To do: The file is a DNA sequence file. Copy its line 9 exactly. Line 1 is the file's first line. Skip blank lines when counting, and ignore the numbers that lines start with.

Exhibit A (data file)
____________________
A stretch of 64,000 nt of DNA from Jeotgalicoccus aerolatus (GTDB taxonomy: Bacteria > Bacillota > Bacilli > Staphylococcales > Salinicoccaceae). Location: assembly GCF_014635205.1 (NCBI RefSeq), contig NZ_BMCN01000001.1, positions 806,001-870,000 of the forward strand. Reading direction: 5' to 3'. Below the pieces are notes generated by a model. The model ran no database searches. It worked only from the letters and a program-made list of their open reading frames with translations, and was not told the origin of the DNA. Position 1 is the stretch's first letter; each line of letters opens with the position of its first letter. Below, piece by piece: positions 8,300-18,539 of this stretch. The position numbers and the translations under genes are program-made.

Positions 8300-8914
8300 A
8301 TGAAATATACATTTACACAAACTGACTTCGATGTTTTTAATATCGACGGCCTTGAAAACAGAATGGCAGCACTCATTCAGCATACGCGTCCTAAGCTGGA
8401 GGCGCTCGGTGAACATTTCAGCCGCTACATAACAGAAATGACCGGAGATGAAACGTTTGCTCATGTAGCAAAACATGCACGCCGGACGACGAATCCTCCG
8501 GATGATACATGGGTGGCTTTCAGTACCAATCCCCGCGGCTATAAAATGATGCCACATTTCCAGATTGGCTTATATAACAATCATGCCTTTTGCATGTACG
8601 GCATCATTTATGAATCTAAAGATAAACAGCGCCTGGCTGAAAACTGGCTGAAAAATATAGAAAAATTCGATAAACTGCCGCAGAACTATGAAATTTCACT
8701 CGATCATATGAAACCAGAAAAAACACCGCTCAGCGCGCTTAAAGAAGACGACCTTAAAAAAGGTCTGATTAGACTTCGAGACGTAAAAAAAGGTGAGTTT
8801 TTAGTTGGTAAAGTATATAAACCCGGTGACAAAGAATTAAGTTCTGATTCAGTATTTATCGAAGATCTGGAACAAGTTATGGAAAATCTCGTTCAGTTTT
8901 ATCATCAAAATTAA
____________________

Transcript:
8801 TTAGTTGGTAAAGTATATAAACCCGGTGACAAAGAATTAAGTTCTGATTCAGTATTTATCGAAGATCTGGAACAAGTTATGGAAAATCTCGTTCAGTTTT